Researchers Use New Additive to Selectively Convert CO2 to Multicarbon Fuels

A Caltech team of Chemists have discovered a new, more efficient method to produce carbon-based fuels from carbon dioxide (CO2). In chemical reactions done in the lab, the team has identified a new additive that helps selectively change CO2 into fuels possessing multiple carbon atoms — a step toward eventually producing renewable liquid fuels that are not derived from coal or oil.

Illustration of "artificial photosynthesis," a process by which sunlight, CO2, and water are converted in labs to useful fuels. This is the main goal of the Joint Center for Artificial Photosynthesis (JCAP), a U. S. Department of Energy (DOE) Energy Innovation Hub, which seeks to "secure energy supplies for future generations." (Credit: JCAP)

The results were quite shockingUsually, in these types of reactions with CO2, you see a lot of by-products like methane and hydrogen. In this case, the reaction was highly selective for the more desirable fuels that contain multiple carbons—such as ethylene, ethanol and propanol. We saw an 80 percent conversion to these multi-carbon fuel products, with only 20 percent or so going into hydrogen and methane.

Jonas Peters, Bren Professor of Chemistry, Caltech and Director of the Resnick Sustainability Institute

Fuels with several carbon atoms are preferred more because they tend to be liquid—and liquid fuels stock more energy per volume compared to gaseous fuels. For example, propanol, which is liquid and has three carbon atoms, stocks more energy compared to methane, which is a gas and only contains one carbon atom.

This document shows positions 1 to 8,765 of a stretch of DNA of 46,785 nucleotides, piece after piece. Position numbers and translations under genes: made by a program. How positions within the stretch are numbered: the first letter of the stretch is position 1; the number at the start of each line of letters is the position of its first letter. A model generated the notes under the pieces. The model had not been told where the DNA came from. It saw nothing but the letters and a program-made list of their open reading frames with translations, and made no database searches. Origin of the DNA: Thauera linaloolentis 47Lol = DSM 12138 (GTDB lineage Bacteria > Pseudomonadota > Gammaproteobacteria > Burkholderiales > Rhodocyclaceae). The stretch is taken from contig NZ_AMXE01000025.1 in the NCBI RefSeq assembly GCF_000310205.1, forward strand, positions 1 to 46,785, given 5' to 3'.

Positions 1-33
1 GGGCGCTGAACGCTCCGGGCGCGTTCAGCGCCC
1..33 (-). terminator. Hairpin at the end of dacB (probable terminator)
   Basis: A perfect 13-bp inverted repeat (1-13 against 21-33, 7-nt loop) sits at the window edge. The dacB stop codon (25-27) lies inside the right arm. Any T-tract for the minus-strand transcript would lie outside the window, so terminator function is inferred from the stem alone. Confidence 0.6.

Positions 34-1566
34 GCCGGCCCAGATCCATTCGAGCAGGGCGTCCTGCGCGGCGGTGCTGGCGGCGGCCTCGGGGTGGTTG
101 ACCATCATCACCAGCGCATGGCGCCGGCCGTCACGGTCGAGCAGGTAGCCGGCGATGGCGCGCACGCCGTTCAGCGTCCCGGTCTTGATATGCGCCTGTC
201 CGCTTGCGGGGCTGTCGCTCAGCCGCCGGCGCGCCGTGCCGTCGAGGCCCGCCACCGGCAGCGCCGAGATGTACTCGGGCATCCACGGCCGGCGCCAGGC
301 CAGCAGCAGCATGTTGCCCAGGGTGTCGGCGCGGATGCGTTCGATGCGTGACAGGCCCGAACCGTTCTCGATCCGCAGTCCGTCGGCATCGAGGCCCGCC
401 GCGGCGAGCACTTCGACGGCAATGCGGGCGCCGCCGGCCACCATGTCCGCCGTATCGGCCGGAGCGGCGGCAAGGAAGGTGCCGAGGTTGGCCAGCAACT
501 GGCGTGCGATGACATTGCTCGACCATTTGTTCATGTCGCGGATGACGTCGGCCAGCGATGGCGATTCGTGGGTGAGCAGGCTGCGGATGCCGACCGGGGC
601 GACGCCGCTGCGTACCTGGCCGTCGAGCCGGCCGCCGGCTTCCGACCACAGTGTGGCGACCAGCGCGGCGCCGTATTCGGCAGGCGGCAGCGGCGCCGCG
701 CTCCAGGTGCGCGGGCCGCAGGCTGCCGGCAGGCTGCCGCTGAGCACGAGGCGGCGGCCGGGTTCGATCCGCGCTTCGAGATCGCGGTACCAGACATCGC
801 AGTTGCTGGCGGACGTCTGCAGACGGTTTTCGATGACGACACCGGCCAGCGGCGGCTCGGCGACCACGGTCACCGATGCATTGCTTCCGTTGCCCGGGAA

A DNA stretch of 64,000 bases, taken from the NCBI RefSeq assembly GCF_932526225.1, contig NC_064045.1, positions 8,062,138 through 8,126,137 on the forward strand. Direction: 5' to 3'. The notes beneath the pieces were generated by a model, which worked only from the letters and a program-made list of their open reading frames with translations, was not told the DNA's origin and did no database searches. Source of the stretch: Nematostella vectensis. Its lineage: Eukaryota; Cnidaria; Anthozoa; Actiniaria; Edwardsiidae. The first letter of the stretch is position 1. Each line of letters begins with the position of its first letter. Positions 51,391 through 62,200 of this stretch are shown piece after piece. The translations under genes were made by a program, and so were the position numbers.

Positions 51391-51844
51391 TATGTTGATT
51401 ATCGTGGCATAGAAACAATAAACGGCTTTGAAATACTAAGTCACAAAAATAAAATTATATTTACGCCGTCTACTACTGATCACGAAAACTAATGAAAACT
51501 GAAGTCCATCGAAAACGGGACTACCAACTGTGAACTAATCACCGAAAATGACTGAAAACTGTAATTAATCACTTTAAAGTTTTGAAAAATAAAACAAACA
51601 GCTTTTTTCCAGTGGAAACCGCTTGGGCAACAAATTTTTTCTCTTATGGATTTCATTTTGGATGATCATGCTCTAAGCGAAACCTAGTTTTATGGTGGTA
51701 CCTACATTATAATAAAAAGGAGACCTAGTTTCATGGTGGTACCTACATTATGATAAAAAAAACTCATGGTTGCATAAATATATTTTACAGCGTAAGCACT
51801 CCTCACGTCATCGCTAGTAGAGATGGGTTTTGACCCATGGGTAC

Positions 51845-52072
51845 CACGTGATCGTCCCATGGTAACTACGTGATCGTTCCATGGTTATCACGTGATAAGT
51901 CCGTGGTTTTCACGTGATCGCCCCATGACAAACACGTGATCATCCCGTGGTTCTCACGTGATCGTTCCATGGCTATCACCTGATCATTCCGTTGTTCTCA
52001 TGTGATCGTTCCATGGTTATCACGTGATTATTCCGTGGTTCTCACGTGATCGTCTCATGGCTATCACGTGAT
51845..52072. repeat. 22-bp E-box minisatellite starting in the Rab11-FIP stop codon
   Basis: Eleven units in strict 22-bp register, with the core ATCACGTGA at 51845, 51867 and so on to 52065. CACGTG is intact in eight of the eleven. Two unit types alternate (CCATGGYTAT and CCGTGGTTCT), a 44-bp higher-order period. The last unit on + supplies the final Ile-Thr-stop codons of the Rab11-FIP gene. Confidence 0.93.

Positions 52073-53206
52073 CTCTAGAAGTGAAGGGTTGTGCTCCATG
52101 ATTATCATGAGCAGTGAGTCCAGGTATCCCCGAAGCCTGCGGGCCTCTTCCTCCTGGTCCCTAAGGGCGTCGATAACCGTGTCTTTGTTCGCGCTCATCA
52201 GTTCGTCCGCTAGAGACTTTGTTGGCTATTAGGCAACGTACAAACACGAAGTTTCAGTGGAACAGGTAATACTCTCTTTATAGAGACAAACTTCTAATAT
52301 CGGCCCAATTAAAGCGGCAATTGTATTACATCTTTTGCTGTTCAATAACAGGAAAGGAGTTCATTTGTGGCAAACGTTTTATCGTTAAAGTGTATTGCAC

The goal of Chemists like Peters, Agapie and their colleagues working at the Joint Center for Artificial Photosynthesis (JCAP), a U. S. Department of Energy (DOE) Energy Innovation Hub, is to artificially develop multi-carbon liquid transportation fuels using the commonly available ingredients of water, sunlight and CO2. The new research, published on July 21st in ACS Central Science and funded by JCAP, is a step in that direction.

The research was conducted by Caltech Postdoctoral Scholars Ruud Kortlever and Hsiang-Yun Chen and Former Postdoc Zhiji Han.

To identify the perfect combination for manufacturing the multi-carbon fuels, the team tested a mix of different chemicals in the lab. They used an aqueous solution and a copper electrode, which acted as a catalyst as well as a source of energy instead of the sun. The team incorporated both CO2 and a class of organic molecules called N-substituted arylpyridiniums to the solution, which created a very thin deposit on the electrode. This film, for reasons that are not understood yet, greatly enhanced the fuel-making reaction, selectively creating the necessary chemicals ethylene, ethanol and propanol.

It's easy to make hydrogen under these conditions, so usually we see a lot of it. But we want to disfavor the hydrogen production and favor high-energy density liquid fuels with carbon-carbon bonds, which is exactly what we get in our experiments.

Theodor Agapie, Professor of Chemistry, Caltech

One subsequent step is to find out how the additives are improving the reaction. The Researchers also plan to examine similar additives to check if they can further enhance the selectivity for the desired fuels. Finally, this information may help arrive at alternate fuels made efficiently from CO2, sunlight and water—instead of oil.

Nature has stored solar energy in the form of oil over a long period of earth history via a process that takes millions of years. Chemists would like to figure out how to do this much faster.

Jonas Peters, Bren Professor of Chemistry, Caltech and Director of the Resnick Sustainability Institute

The ACS Central Science research paper is titled, "CO2 Reduction Selective for C≥2 Products on Polycrystalline Copper with N-substituted Pyridinium Additives”.

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